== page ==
Chameleons come in a variety of shapes and sizes and are one of the more difficult reptiles to take care of.
So what kind of chameleon is best for you? In terms of housing, feeding, care, and health?
To be well-prepared for the required steps and armed with the knowledge of how to take care of your new friend you must know these basics:
- Where to find one, plus the cost
- Cage setup, environment requirements, and food types
- Total cost
- Ongoing costs
So What is a Chameleon?
Known for their exotic look and ability to modify their body color, chameleons make a perfect, creative pet for all ages!
Scientifically classed as Chamaeleonidae, these reptiles originated in Africa around 60 million years ago.
Today, chameleons are a common house pet, thanks to humans who have dispersed them across the world.
They are known for their long tongue, blending colors, protruding eyes, and the ability to catch their food from two to three times their body length!
Types of Chameleons
There is a wide range when it comes to chameleons, in terms of size, shape, color, price, and upkeep.
Which one makes the best pet?
The most common type is the veiled chameleon. This species is great for beginners due to their low maintenance, ease of purchase—many pet stores carry them—and they do not require constant attention.
Veiled chameleons eat a variety of vegetables including dark leafy greens but they also enjoy other leaves, such as ficus leaves.
They may have fruits, including melons and berries, but not often due to their sensitive digestive systems.
Their main source of food, specifically of protein, is a variety of gut-loaded crickets, mealworms, and waxworms.
They tolerate a wide range of temperatures but are most comfortable in 72 to 80°F with around 50 percent humidity.
Although friendly, the veiled chameleon does not like to be held often and is happier in an environment alone.
So much that they may exhibit high stress when in the presence of multiple people. They may see the extra people as predators and become defensive, which could lead to aggression.
Veiled chameleons can cost anywhere from $40 to $250, depending on the age and sex of the animal. It is also important to note that they may grow up to 2 feet long!
The Meller’s chameleon hails from the mountains of Eastern Africa. This species is known for its gorgeous color variety.
They are fun to gaze in awe at, nevertheless, they are a little more challenging to take care of.
They are visibly larger than a full-grown veiled chameleon and almost always grow from 2 to 2.5 feet long.
They enjoy the same foods as the veiled chameleon but also include smaller lizards, spiders, and worms as part of their diet.
Physically, they are known for their ridged back and front horn, which lends them a distinctly exotic look.
Meller’s chameleons thrive in temperatures of 75 to 85 °F with 50 to 90 percent humidity for comfort.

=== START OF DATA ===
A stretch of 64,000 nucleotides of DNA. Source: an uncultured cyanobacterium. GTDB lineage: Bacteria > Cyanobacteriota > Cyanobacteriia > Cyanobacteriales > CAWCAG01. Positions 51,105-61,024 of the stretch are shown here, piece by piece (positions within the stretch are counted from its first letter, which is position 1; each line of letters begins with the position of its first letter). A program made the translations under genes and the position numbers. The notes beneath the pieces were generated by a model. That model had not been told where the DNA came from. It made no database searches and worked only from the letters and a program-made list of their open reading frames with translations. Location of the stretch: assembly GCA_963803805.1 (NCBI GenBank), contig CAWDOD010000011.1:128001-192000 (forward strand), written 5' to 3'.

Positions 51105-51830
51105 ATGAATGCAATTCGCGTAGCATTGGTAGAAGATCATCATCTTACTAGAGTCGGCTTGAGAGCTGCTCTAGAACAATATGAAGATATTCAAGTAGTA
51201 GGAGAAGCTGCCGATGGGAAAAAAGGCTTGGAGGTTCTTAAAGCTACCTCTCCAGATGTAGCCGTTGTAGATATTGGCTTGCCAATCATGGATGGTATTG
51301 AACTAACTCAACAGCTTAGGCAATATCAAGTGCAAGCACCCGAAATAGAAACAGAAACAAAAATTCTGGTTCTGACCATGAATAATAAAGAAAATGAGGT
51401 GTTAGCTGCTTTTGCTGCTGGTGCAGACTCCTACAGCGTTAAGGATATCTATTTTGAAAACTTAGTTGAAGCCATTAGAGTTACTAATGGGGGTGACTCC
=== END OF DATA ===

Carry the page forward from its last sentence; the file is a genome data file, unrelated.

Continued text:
They are not commonly found in pet stores but can be found on exclusive reptile websites, costing around $150 to $200.
The four-horned chameleon, contrary to its name, does not always sport four horns. In fact, some may have less or even more, such as six!
No matter the number of horns, they are interesting to look at and have multiple natural colors, such as red, yellow, and green. Some may even flash colors of purple or orange.
Four-horned chameleons are more complex to care for as they have a higher need for specific temperature control.
They must stay below 80°F and even can stand 30 to 55°F if the humidity is over 50 percent.
This species will grow from 10 to 14 inches long and generally cost around $150 to $300.
One of the most exotic and largest types of chameleon is the Oustalet’s.
Males may grow up to 27 inches, with females growing to about half that size. Their color range is from green to blue, growing darker with agitation.
They are one of the harder reptiles to take care of due to their need for wide space and a variety of environments for their large size.
They also require humidity of at least 70 percent, and they need to soak in warm water for about an hour each week to clean their skin and keep them healthy.
Oustalet’s chameleon also costs quite a bit more. You can often find them listed for $300 to $600 dollars.
Cage Setup for a Chameleon
A chameleon cage can be found in most pet stores, including Petco and PetSmart.
A baby chameleon may only be around .5 to 2 inches when you first get them, which could have you thinking of buying a smaller cage.
However, it only takes around a year and a half for them to be full-grown. Depending on the species, they could be quite large!
For example, a veiled chameleon can grow 10 to 12 inches long, and a panther chameleon may grow from 14 to 21 inches.
But the Oustalet’s are one of the biggest chameleons, along with the Parson chameleon, both of which are known to grow to 27 inches in length.